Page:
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Focus on Ability Blog
Disabled character or a character who has disability?
Every good character in film is written with challenges they must accommodate or overcome. Their inabilities are as important as their capabilities in order to create dynamic, engaging story arcs. The thing is, as important as these weaknesses are to the story, these characters are rarely defined by them. Superman isn't about a guy who can't handle kryptonite; Harry Potter wears glasses but his story doesn't focus on the challenges of being short sighted.
But can we say the same about characters written with a disability? Often, I'm not so sure. My Left Foot is a terrific film, but is it a story that ever escapes being about cerebral palsy? Dustin Hoffman in Rain Man plays a fascinating character whose disability is also a gift that makes him almost superhuman - but is he ever more than a study in autism?
In contrast, there are a couple of recent examples in television where disability is embedded in a character but never threatens to become their defining characteristic. Tyrion Lannister in Game of Thrones suffers almost universal derision and disrespect due to his dwarfism, but his identity is built on his intelligence, cunning and decency. The actions he takes are not those of a dwarf but of a good man who must navigate a Machiavellian world. Then there's Breaking Bad, where the gold star for a disabled character goes to Walt Jr, whose central role in the story is entirely conducted without ever specifically referring to his obvious cerebral palsy. His disability is no more than part of a suite of characteristics - in much the same way that his hair colour is, or the clothes he wears.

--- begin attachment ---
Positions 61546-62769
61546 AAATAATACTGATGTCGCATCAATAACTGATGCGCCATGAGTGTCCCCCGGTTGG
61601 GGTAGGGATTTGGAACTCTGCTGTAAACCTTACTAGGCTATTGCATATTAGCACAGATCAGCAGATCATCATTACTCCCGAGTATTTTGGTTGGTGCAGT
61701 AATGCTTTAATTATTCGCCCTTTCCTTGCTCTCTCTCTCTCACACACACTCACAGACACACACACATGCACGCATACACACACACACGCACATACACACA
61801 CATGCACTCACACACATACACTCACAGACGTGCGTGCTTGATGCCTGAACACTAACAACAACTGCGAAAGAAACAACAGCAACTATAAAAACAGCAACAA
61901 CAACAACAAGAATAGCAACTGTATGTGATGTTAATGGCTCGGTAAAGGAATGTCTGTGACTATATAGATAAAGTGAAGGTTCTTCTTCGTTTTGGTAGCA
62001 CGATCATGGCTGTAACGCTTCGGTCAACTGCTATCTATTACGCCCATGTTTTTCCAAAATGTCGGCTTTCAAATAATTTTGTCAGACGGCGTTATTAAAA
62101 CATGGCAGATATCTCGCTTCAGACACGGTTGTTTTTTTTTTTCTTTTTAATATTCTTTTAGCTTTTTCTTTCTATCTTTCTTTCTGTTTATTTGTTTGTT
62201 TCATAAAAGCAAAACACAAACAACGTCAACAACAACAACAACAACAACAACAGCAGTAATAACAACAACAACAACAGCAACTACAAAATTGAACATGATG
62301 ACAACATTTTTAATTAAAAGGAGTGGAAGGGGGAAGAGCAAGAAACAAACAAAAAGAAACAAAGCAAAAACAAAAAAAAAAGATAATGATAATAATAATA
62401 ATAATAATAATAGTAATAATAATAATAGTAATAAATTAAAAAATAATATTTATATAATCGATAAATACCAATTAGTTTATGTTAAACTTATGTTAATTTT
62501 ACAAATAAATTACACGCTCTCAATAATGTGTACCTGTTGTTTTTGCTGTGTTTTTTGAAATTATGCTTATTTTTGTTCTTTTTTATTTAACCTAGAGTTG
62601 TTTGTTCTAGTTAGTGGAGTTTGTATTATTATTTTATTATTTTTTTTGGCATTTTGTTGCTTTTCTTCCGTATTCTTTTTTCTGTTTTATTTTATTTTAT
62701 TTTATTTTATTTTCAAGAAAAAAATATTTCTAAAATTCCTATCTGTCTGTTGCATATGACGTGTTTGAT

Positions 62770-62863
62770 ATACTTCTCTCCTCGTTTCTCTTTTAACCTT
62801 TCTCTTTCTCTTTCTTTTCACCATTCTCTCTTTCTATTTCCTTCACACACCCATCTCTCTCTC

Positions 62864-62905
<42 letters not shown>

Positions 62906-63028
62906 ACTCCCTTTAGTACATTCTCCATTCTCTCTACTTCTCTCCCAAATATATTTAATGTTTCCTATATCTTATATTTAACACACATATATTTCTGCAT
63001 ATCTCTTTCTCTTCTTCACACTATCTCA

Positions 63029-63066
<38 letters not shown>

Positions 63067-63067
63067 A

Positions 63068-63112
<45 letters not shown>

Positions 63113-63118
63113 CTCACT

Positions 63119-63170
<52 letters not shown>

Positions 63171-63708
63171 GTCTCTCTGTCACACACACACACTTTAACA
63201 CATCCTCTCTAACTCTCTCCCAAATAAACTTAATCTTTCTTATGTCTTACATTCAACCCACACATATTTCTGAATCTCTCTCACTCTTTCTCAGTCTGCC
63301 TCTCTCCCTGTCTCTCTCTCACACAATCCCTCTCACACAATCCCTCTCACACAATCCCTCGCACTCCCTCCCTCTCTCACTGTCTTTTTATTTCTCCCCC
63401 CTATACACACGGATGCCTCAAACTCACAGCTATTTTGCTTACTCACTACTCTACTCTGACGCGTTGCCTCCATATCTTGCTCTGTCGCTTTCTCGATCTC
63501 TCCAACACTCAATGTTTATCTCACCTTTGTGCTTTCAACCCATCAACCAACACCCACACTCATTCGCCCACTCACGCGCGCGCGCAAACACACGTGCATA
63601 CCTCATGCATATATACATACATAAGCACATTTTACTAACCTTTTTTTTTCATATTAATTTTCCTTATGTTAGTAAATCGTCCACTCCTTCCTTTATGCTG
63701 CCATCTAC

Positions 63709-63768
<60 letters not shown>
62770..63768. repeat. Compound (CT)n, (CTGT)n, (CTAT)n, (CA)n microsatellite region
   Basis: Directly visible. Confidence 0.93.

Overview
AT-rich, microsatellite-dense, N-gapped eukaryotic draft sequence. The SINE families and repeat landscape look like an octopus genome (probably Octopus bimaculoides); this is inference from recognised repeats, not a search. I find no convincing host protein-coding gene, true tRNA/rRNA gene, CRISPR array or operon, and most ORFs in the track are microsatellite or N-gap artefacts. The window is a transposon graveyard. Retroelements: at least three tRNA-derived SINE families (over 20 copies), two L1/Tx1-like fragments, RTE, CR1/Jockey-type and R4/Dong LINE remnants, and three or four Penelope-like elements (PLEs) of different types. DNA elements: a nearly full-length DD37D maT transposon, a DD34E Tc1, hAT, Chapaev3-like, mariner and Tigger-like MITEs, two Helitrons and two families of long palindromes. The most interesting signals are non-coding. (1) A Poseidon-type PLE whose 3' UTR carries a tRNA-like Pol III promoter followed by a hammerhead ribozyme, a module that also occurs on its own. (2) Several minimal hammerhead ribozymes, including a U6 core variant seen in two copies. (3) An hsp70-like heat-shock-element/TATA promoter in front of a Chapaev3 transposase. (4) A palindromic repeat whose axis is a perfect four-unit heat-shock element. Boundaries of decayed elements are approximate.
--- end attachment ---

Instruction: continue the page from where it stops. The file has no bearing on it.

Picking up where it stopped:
So here's a little test. This is the plot of Dance Man, one of the film entrants for the 2015 Focus On Ability Festival. A young man attempts to attract the attention of a young woman he likes by standing on his front porch and dancing. Unfortunately, he can't dance and the girl is unimpressed. Luckily, however, the young guy's brother is a dancing wiz and he teaches him to bust some fancy moves. When he next tries his mating dance on the porch, he is a master. Zing! The girl is impressed.
So ... which of these characters is a person with disability? You're right, it's impossible to say. Because it has exactly zero relevance to the story. So, if you haven't seen the film, take a guess, and then check it out using the link below.
NOVA Employment is a not-for-profit disability employment agency funded by the Australian Government. At NOVA Employment we find people with disability award wage work of their choice.
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